The titans of the sports apparel industry are reveling in the success of the Olympic athletes they’ve signed up to wear their products in Rio. At the same time, the companies themselves are competing in their own games: the Corporate Welfare Olympics.
By Bryan Lowry, July 14, 2015
Kansas handed out tax credits for plugging abandoned oil wells and shooting a movie in the state in 2013, but the state Department of Revenue won’t say how much they were worth or who got them.
A recent series of articles from the Portland Press Herald (see Payday at the Mill and Shrewd Financiers Exploit Unsophisticated Maine Legislators) is bringing new attention to the complex system of state level New Markets Tax Credits (NMTC).
On the heels of a terrific NPR-station exposé, the District of Columbia has become the first large U.S. jurisdiction to enact campaign finance reform thanks to job subsidies becoming transparent.
Washington, DC—Despite the District of Columbia embracing four leading best practices, other basic economic development standards and safeguards remain absent.
- failure to set job creation and job quality standards,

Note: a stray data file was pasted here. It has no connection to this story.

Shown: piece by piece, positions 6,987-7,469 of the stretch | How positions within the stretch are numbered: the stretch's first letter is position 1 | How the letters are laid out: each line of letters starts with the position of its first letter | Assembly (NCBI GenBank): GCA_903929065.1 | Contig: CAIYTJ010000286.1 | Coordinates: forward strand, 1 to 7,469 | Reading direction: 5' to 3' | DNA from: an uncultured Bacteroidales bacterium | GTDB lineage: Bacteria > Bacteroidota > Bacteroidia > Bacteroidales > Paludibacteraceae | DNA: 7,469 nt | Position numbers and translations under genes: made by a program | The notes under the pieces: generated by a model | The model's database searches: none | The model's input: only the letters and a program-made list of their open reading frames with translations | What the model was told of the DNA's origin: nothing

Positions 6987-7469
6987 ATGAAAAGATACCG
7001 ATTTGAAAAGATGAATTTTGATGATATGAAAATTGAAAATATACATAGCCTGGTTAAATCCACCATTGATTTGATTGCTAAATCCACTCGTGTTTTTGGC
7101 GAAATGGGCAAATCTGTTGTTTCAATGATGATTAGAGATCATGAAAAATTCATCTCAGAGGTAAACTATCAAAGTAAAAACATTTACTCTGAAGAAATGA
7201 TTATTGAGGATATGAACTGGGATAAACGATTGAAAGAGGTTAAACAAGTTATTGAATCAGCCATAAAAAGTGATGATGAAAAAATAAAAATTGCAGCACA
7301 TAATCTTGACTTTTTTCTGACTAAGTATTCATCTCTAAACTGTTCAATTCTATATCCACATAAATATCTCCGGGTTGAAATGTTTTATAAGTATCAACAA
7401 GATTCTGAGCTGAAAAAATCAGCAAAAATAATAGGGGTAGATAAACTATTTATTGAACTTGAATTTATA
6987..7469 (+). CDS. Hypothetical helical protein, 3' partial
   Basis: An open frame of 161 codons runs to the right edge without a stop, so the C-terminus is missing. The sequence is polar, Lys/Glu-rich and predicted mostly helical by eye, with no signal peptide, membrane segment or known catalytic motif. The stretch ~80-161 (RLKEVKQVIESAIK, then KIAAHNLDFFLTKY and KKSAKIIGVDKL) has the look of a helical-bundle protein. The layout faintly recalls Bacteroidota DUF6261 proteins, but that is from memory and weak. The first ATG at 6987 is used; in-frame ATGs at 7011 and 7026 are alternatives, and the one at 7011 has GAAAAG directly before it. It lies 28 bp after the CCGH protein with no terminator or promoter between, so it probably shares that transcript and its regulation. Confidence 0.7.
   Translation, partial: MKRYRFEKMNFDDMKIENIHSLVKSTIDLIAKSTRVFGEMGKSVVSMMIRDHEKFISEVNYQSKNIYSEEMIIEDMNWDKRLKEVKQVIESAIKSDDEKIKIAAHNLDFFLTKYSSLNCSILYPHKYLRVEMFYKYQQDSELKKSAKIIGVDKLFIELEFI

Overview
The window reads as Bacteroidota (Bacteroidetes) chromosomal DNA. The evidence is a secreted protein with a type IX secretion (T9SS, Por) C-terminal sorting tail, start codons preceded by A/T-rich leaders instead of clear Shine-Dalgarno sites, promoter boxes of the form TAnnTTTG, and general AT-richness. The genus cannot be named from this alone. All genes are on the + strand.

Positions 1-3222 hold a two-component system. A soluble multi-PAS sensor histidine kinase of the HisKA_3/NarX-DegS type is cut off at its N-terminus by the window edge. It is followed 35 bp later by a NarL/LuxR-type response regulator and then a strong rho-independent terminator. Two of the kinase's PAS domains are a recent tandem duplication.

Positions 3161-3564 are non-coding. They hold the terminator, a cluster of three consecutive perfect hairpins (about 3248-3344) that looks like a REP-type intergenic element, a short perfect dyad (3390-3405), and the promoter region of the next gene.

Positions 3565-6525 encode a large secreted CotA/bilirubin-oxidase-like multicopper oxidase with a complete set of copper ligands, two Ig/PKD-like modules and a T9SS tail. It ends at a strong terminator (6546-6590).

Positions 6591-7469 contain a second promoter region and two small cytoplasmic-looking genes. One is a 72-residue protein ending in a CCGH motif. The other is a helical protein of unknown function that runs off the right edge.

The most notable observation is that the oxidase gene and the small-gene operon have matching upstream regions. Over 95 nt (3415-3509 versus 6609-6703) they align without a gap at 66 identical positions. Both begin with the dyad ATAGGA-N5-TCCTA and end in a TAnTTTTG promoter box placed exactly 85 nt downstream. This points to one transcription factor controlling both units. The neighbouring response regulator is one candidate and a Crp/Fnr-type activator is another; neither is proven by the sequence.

- lax reporting on project outcomes,
- failure to enforce existing standards, and
- the need for an online transparency database.
The report is available at:
Despite such shortcomings, experience shows that the District can rapidly change course. For example, recent enhancements raised D.C.’s ranking on job subsidy transparency from dead last to 26th among the states in a 2014 Good Jobs First national report card study.
Two-thousand fourteen was a banner year for our movement, hands down. The first move to require standardized subsidy-cost reporting! The first half of a legally-binding two-state cease fire deal! The first state ban on tax-break commissions! A big surge found in state disclosure of subsidies! Big improvements to our Subsidy Tracker, enabling first-ever mash-ups!
For many years, we at Good Jobs First have criticized GASB—the Governmental Accounting Standards Board, or “GAZ-bee”— for failing to require state and local governments to disclose economic development subsidy spending in a uniform way.
It appears that’s finally about to change, and if it does, it will be hard to overstate the significance of the news.